Can the disappointing Hawks turn it around?
The Atlanta Hawks entered the season with as much promise - both in the present and future - as any NBA team. After a shocking run to the Eastern Conference final last campaign, many people believed the Hawks had the goods to build on that momentum this year.
Instead, Atlanta has been the East's most disappointing team over the season's first half, and the ramifications have already been felt. Last week, the Hawks traded 2019 No. 10 pick Cam Reddish to the Knicks for an underwhelming package consisting of Kevin Knox and a protected 2022 first-rounder.
With approximately three weeks between now and the trade deadline and three months until the playoffs tip off, Atlanta needs to figure out whether it was last spring or this winter that was the aberration.
Though they finished a slightly below average 18th in defensive efficiency last season, the Hawks' defensive improvement was the breakthrough many believed could be the catalyst for a present and future spent contending.
The fact Atlanta constructed a competent defense with franchise cornerstone Trae Young on the court was a massive development. Through his first two seasons as a pro, Young might've been the worst defensive player in the Association.
Center Clint Capela's play marked the biggest reason for the team's defensive improvement last year. His combination of rim protection, mobility, and defensive rebounding steadied the ship while providing a layer of protection for the Hawks' defensive liabilities.
Capela, currently nursing an ankle injury, has remained been a solid defensive presence this campaign. Still, he hasn't been quite the same player who earned a top-six finish in Defensive Player of the Year voting last season.
Opponents are shooting 56.2% at the rim against Capela - a fine figure for the big man - but he limited opponents to 52.8% at the rim in 2020-21. Meanwhile, his block rate has plummeted more than 24% from the previous campaign, and his foul rate is up nearly 30%.
However, this is a chicken-or-egg conundrum.
Has the Hawks' defense cratered because Capela hasn't been as dominant, or has the big man's play fallen off because the weak defenders in front of him are asking too much of him?
Players like John Collins and the recently traded Reddish made significant strides on the defensive end last year, with their effort and attention to detail noticeably improved. Even Young put forth a more honest and acceptable defensive effort, considering the offensive burden on the diminutive point guard's shoulders.
Across the board, that effort has waned this season. Young is back to completely surrendering when presented with a screen. Collins, who's reportedly unhappy with his role and might be on the trade block after signing a $125-million contract, has noticeably sulked at times on the defensive end. Whether it's a pitiful defensive effort or discouraging body language, the same can be said for Kevin Huerter's defense this campaign after a more admirable effort last year.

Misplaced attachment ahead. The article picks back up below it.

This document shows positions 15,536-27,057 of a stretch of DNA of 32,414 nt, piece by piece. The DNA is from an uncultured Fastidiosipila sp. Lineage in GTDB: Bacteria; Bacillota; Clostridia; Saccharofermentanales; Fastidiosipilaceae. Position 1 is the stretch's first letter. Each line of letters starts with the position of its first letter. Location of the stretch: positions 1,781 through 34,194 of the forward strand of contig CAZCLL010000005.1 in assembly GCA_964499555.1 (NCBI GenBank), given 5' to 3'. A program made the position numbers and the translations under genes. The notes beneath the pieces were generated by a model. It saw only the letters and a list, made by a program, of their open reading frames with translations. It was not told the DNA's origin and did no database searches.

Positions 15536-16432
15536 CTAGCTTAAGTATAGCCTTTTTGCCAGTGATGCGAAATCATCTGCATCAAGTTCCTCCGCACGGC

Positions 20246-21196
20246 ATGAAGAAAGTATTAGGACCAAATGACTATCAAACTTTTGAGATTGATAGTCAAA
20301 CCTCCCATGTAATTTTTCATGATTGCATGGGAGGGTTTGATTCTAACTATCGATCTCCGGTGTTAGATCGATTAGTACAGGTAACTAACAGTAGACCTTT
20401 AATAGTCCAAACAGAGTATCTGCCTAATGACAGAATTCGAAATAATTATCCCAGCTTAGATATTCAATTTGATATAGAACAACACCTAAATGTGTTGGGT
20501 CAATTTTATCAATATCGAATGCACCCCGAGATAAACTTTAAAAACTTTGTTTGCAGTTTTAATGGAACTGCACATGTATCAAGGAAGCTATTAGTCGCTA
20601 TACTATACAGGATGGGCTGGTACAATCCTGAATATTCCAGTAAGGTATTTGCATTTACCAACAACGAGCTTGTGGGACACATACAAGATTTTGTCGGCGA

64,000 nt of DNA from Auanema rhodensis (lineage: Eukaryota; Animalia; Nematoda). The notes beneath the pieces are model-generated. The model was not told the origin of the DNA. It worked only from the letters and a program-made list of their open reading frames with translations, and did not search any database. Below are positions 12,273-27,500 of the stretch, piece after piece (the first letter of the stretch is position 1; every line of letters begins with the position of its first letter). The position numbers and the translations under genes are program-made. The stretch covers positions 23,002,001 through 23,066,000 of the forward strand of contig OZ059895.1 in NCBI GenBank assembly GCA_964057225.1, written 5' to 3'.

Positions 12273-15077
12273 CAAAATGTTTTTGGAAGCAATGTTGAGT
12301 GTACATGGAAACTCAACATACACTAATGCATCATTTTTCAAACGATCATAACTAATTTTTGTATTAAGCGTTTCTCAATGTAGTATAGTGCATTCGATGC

The Hawks' defensive game plan doesn't look much different from the previous season. They're giving up slightly fewer attempts at the rim and marginally more 3-point looks, while opponents are converting more of those long-range attempts (36.2% versus 34.9% last year). But those subtle changes and Capela's defensive drop-off don't explain Atlanta's slide from 18th to 28th. The effort of the less capable defensive players in front of Capela completes the picture.
Continuity … or lack thereof
An injury sidelined De'Andre Hunter for most of Atlanta's second-half surge last season, but that shouldn't distract from the fact that the two-way stud is one of the Hawks' two most important defensive players (along with Capela).
So it doesn't help the team's defensive cause that Hunter once again missed significant time this season. A wrist injury that required surgery kept him out for two months until his recent return to the lineup.
If even a portion of last year's team improvement were smoke and mirrors, having a healthy Hunter in the fold would've helped protect the Hawks from such a significant defensive regression. Hunter's ability to guard the opposing team's biggest and best perimeter threats and wing scorers eases the burden on Young and Huerter while minimizing the damage Capela is often forced to clean up behind them.
But Hunter has missed 28 games, and sophomore big man Onyeka Okongwu - a special defensive talent who can transform Atlanta's two-way upside - has appeared in only 11 of 43 contests. Bogdan Bogdanovic may not help much on the defensive end, but his presence in the starting lineup goes a long way in helping solidify Nate McMillan's rotation and pecking order. However, the Serbian gunner has missed 15 games.